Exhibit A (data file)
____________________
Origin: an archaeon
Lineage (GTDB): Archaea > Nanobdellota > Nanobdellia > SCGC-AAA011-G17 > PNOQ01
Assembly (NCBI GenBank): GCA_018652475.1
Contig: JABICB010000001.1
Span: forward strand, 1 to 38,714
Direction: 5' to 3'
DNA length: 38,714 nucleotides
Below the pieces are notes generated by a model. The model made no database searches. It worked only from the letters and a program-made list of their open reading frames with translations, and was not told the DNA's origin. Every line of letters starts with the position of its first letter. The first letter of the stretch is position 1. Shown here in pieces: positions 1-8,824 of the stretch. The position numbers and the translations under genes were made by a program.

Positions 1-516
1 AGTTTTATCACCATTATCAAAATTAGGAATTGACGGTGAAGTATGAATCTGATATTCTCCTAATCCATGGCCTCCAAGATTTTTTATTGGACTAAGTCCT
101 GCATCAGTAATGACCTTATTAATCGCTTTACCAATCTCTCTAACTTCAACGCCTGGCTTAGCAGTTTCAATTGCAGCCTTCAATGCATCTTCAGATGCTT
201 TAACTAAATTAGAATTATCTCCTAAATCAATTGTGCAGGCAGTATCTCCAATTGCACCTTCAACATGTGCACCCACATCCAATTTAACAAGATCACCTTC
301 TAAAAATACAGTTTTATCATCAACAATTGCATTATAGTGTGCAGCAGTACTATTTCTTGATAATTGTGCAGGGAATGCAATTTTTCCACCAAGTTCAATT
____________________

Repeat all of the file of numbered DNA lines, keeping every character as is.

Origin: an archaeon
Lineage (GTDB): Archaea > Nanobdellota > Nanobdellia > SCGC-AAA011-G17 > PNOQ01
Assembly (NCBI GenBank): GCA_018652475.1
Contig: JABICB010000001.1
Span: forward strand, 1 to 38,714
Direction: 5' to 3'
DNA length: 38,714 nucleotides
Below the pieces are notes generated by a model. The model made no database searches. It worked only from the letters and a program-made list of their open reading frames with translations, and was not told the DNA's origin. Every line of letters starts with the position of its first letter. The first letter of the stretch is position 1. Shown here in pieces: positions 1-8,824 of the stretch. The position numbers and the translations under genes were made by a program.

Positions 1-516
1 AGTTTTATCACCATTATCAAAATTAGGAATTGACGGTGAAGTATGAATCTGATATTCTCCTAATCCATGGCCTCCAAGATTTTTTATTGGACTAAGTCCT
101 GCATCAGTAATGACCTTATTAATCGCTTTACCAATCTCTCTAACTTCAACGCCTGGCTTAGCAGTTTCAATTGCAGCCTTCAATGCATCTTCAGATGCTT
201 TAACTAAATTAGAATTATCTCCTAAATCAATTGTGCAGGCAGTATCTCCAATTGCACCTTCAACATGTGCACCCACATCCAATTTAACAAGATCACCTTC
301 TAAAAATACAGTTTTATCATCAACAATTGCATTATAGTGTGCAGCAGTACTATTTCTTGATAATTGTGCAGGGAATGCAATTTTTCCACCAAGTTCAATT